Supreme Court Rules Monetary Offer Doesn’t End Class Action

January 20, 2016

The U.S. Supreme Court on Wednesday ruled against advertising firm Campbell-Ewald in a class action case, saying the lawsuit can proceed over claims the company violated a federal consumer law by sending unsolicited text messages on behalf of the U.S. Navy.

In a 6-3 decision, the court upheld a ruling by the San Francisco-based 9th U.S. Circuit Court of Appeals rejecting Detroit-based Campbell-Ewald’s bid to avoid the class action case brought by lead plaintiff Jose Gomez. Campbell-Ewald is a subsidiary of the Interpublic Group of Companies Inc.

Campbell-Ewald had argued that the court had no grounds to hear the case brought by Gomez on behalf of himself and others who had received the messages because the advertising firm offered to pay Gomez the maximum amount available under the law to settle the claims.

Liberal Justice Ruth Bader Ginsburg, writing on behalf of the court majority, wrote that an “unaccepted settlement offer … does not moot a plaintiff’s case.”

The conservative-leaning court in recent years has issued rulings that put restrictions on class action litigation but did not continue that trend in this case.

The ruling is limited in scope, with Ginsburg saying the court was not deciding whether a case would be resolved if the settlement funds had been transferred to the plaintiff rather than merely being offered.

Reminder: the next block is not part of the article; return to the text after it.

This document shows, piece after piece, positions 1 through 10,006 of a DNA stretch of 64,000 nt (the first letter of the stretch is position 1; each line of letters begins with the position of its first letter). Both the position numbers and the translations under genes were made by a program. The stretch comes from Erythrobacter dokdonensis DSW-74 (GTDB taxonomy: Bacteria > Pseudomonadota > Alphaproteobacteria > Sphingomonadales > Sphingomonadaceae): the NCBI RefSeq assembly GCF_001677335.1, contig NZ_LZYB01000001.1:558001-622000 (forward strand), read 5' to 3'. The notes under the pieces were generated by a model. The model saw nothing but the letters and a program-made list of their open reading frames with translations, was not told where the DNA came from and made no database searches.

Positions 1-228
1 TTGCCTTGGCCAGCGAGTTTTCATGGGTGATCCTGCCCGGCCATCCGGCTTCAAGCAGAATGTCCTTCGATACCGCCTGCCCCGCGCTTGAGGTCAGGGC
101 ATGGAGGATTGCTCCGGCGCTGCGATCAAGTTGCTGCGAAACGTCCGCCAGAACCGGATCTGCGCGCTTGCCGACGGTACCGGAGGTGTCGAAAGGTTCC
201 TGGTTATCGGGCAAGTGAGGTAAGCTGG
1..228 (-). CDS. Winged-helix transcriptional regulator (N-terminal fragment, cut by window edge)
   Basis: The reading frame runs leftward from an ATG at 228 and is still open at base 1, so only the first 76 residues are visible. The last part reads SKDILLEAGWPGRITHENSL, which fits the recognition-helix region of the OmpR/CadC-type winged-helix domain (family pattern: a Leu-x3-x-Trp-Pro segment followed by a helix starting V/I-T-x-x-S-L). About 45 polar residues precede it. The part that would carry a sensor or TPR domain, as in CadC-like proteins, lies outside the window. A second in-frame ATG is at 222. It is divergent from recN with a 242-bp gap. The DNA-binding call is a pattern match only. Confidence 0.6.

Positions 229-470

“The question is appropriately reserved for a case in which it is not hypothetical,” Ginsburg wrote.

Three of the court’s conservatives, including Chief Justice John Roberts, dissented. Roberts wrote that basic legal principles dictate that the case should have been brought to a close once the offer was made.

“When a plaintiff files suit seeking redress for an alleged injury, and the defendant agrees to fully redress that injury, there is no longer a case or controversy,” Roberts said.

The case is one of three in the current Supreme Court term in which the justices are hearing class action appeals, with the others brought by Tyson Foods Inc and Spokeo Inc.

The U.S. Navy messages were part of a recruitment drive. The brief text message, sent to around 100,000 people, included the phrase: “Destined for something big? Do it in the Navy.”

In September 2014, the appeals court ruled that the case could move forward despite the offer to Gomez.

Gomez turned down the $1,500 offer for each violation of the Telephone Consumer Protection Act, which Campbell-Ewald said would have fully resolved his case.

The Navy was not sued and was not involved in the case. The Obama administration filed a brief backing the plaintiffs.

The case, Campbell-Ewald v. Gomez, U.S. Supreme Court, No. 14-857, is embedded below.

(Reporting by Lawrence Hurley; Editing by Will Dunham


Topics Lawsuits USA Legislation

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